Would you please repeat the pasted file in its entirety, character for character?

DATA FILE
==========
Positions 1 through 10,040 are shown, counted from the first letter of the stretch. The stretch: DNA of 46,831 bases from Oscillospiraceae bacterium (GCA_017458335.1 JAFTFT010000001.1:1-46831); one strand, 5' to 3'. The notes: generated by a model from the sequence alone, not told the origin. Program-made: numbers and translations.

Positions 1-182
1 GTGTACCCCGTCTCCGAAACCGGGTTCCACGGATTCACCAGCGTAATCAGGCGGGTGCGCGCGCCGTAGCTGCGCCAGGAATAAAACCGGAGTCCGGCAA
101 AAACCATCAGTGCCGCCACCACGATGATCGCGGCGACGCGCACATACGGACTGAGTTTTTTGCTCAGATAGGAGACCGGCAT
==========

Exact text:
Positions 1 through 10,040 are shown, counted from the first letter of the stretch. The stretch: DNA of 46,831 bases from Oscillospiraceae bacterium (GCA_017458335.1 JAFTFT010000001.1:1-46831); one strand, 5' to 3'. The notes: generated by a model from the sequence alone, not told the origin. Program-made: numbers and translations.

Positions 1-182
1 GTGTACCCCGTCTCCGAAACCGGGTTCCACGGATTCACCAGCGTAATCAGGCGGGTGCGCGCGCCGTAGCTGCGCCAGGAATAAAACCGGAGTCCGGCAA
101 AAACCATCAGTGCCGCCACCACGATGATCGCGGCGACGCGCACATACGGACTGAGTTTTTTGCTCAGATAGGAGACCGGCAT